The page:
Cucuzza is probably one of the lightest and most favorable side dishes served at home in New Orleans, regardless of whether you happen to be Italian or not. And what's so nice about it is that essentially it goes with almost everything. Cucuzza is simple to prepare, readily re-heatable, and easily done in advance. Be warned, though, that if you fix this once you'll be asked to fix it again and again.
1 pound acini pepe pasta
1/3 cup extra virgin olive oil
2 cups minced onions
6 cloves minced garlic
1 can diced tomatoes with liquid (303)
1 cup canned chicken stock
2 bay leaves
1 teaspoon Frank Davis Sicilian Seasoning
3/4 teaspoon dry basil (or 3-4 fresh basil leaves, chopped)
2-3 cucuzza, peeled and medium diced
2 pounds raw Louisiana shrimp, peeled, deveined, and chopped
Kosher salt, cayenne pepper, and black pepper to taste
4 tablespoons freshly minced parsley
3/4 cup thinly sliced green onion bottoms
Grated Parmesan cheese to taste for garnish
Before you begin preparing the cucuzza take a 3-quart stockpot and boil the pasta only until it becomes al dente. Then drain it thoroughly in a fine-mesh colander and set it aside to cool.
Meanwhile, in a 5-quart, non-stick Dutch oven with a tight-fitting lid, heat the oil to medium high, drop in the onions and garlic, and sauté them only until the onions turn clear (do not let the onions caramelize and do not let the garlic burn).
Next, toss the tomatoes into the pot along with the chicken stock, bay leaves, Sicilian seasoning, and basil. Then stir everything together well, cover the pot, and simmer the mixture over low heat for about 15 minutes.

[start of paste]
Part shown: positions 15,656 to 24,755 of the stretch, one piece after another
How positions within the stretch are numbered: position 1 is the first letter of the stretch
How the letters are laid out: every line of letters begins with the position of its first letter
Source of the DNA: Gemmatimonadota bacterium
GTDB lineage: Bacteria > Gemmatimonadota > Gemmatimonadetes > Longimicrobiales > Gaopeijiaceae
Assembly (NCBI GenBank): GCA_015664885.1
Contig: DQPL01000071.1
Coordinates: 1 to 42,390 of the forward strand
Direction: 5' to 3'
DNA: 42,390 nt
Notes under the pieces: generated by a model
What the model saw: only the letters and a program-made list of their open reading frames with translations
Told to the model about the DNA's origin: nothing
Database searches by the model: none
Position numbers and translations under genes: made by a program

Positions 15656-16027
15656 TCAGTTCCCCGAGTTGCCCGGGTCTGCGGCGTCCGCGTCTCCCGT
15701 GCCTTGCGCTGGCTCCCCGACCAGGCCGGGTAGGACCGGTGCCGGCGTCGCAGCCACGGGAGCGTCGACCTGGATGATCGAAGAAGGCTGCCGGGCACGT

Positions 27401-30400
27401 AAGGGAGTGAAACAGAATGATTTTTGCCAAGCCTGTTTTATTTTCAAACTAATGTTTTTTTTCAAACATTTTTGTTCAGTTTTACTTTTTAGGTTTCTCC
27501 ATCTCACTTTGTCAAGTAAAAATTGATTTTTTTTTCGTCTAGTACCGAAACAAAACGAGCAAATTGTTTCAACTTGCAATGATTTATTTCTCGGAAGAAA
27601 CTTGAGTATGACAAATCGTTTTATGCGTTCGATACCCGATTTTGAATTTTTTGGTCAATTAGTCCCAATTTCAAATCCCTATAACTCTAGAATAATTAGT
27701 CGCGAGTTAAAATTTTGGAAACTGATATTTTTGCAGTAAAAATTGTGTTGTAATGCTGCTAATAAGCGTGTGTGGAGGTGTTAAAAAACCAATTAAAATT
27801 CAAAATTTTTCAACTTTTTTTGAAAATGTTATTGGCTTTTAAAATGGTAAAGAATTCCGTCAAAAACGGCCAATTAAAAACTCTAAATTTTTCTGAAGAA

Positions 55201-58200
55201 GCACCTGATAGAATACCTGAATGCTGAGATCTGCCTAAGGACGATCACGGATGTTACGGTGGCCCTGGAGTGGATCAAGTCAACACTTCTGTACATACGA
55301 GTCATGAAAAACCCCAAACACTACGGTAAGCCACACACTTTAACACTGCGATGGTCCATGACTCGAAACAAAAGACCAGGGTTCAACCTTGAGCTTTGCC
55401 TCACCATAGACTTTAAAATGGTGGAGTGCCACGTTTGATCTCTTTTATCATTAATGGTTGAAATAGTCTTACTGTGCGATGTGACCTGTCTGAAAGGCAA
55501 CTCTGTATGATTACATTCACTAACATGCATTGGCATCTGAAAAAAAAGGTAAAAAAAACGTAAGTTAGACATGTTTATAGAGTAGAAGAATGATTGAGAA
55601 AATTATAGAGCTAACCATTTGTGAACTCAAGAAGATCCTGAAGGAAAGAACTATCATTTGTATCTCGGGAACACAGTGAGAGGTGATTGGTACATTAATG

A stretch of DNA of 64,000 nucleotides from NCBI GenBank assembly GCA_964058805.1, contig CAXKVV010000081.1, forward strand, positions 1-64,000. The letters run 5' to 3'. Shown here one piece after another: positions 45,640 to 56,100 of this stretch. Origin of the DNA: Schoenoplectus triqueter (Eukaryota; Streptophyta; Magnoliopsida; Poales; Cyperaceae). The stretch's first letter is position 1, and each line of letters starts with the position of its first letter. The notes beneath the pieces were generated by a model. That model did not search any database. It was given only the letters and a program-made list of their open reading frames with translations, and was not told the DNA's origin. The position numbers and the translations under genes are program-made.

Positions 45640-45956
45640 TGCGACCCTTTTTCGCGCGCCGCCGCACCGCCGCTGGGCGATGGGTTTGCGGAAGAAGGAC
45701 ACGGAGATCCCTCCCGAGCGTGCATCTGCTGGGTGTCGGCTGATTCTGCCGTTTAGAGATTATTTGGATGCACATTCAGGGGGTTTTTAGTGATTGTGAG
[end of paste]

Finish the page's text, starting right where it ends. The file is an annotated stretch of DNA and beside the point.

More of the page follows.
While the tomato stock is cooking, take a sharp paring knife and strip the green skin from the outside of the cucuzza. Then cut the pure white pulp into 1-inch dice (you want to end up with 4 to 6 cups). When the tomato stock is ready, drop the pulp pieces into the stock, stir everything together well, cover the pot once more, and cook the cucuzza over medium-high heat until it softens (which should take no more than 20 to 30 minutes).
One of the last steps in preparing this recipe is to build the shrimp courtbouillion. When the cucuzza pieces are tender, stir the peeled shrimp into the pot and allow them to cook--uncovered this time!--for about 5 minutes or until they turn pink. Then quickly drop in the cooked pasta, cover the pot again, and let the dish simmer once more for about 5 minutes to come to full heat. All that's left is to season it with the salt and the peppers.
When you're ready to eat, quickly stir in the parsley and the green onion bottoms and serve the cucuzza piping hot in soup bowls (either as an entrée or as a separate side dish), generously topped with freshly-grated Parmesan cheese.
1--A cucuzza is a long Italian squash with a delicate sweet taste that is rich in vitamin C and high in nutritional fiber. It cooks easily without a lot of added moisture.
2--If you can't find cucuzza locally for this dish, you can substitute mirliton or zucchini instead. But fresh cucuzza can be mail-ordered from the Cordoro Cucuzza Plantation in Ruston, Louisiana, the biggest cucuzza farm in existence
3-- In Creole tomato season, instead of using canned diced tomatoes, use Creoles (or even fresh ripe Roma tomatoes) to make this recipe. The fresh tomato flavor is so intense it brings the total taste of the dish to a whole new height! Oh--here's a hint: Drop the tomatoes into boiling water for about a minute or two. Then when the skin shows signs of splitting, remove them from the pot with a slotted spoon, allow them to come to room temperature, peel them, chop them, and cook them down almost until they disintegrate to create the rich, flavorful base for this recipe.